Legal-Ease: Nursing homes and assets other than real estate

Being eligible for Medicaid is often a key component to a person’s long-term care plan if the individual wants to protect assets from being used for long-term care. The two primary requirements to be eligible for Medicaid, which we touched upon in this blog post, are as follows: The applicant must have a financial net worth of less than $2,000, and the applicant must not have given anything away in the previous five years to be at that financial level.

For assets that could incur capital gains taxes when sold, giving the asset away before it’s time to consider needing long-term care can miss a chance to avoid capital gains taxes.

Capital gains taxes can be minimized for many assets if they are not given away until the owner’s death.

Medicaid eligibility is frequently a key component to a person’s long-term care plan if the person wants to protect assets from being used for long-term care. Among many other requirements, there are two primary requirements to be eligible for Medicaid. First, the applicant must have a financial net worth of less than $2,000. Second, the applicant must not have given anything away in the preceding five years to become that poor.

People may prepare by simply giving assets away at least five years before applying for Medicaid. This method works well unless the asset is one for which capital gains tax would be owed when the asset is sold.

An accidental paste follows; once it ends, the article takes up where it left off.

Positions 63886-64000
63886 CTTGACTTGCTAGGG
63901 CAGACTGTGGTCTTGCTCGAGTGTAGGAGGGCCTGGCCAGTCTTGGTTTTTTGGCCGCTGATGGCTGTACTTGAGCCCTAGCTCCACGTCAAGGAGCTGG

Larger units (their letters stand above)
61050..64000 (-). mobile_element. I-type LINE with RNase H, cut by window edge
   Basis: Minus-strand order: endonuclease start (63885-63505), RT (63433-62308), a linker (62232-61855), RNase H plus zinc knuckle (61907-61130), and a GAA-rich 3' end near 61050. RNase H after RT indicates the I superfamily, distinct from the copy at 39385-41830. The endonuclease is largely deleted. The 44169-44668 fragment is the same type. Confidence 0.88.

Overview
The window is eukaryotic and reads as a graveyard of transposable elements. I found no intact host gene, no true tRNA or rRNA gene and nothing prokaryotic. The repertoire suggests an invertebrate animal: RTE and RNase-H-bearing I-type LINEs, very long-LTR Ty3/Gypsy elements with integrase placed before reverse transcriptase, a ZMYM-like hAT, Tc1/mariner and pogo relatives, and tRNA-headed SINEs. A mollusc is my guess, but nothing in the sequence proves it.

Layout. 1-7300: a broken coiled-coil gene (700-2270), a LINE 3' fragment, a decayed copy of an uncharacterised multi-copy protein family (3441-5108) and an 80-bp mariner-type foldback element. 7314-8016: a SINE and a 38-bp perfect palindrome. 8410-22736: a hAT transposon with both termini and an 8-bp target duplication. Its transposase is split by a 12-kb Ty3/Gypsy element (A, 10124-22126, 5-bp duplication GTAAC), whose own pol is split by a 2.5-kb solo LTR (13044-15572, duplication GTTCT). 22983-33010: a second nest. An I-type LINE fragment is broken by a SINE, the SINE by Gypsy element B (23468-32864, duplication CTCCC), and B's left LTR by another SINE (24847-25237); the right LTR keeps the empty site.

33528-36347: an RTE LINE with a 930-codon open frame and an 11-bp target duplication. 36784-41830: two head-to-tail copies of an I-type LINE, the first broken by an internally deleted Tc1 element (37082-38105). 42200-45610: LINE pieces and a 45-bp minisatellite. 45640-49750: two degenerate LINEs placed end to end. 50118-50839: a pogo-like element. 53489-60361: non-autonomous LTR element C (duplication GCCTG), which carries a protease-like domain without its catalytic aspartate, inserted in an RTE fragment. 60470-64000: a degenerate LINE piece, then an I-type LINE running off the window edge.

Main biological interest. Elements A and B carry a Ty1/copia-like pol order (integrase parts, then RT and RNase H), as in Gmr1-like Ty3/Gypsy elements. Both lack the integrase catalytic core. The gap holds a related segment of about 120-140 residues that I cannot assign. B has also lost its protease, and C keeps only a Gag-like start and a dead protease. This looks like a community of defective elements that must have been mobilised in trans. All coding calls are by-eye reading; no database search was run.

Read more about long-term care and assets other than real estate in Lee’s article in the Lima News here: Legal-Ease: Nursing homes and assets other than real estate

Source: LimaOhio.com, “Legal-Ease: Nursing homes and assets other than real estate,” by Lee R. Schroeder, February 24, 2018

Lee R. Schroeder is an Ohio licensed attorney at Schroeder Law LLC in Putnam County. He limits his practice to business, real estate, estate planning and agriculture issues in northwest Ohio. He can be reached at [email protected] or at 419-659-2058. This article is not intended to serve as legal advice, and specific advice should be sought from the licensed attorney of your choice based upon the specific facts and circumstances that you face.

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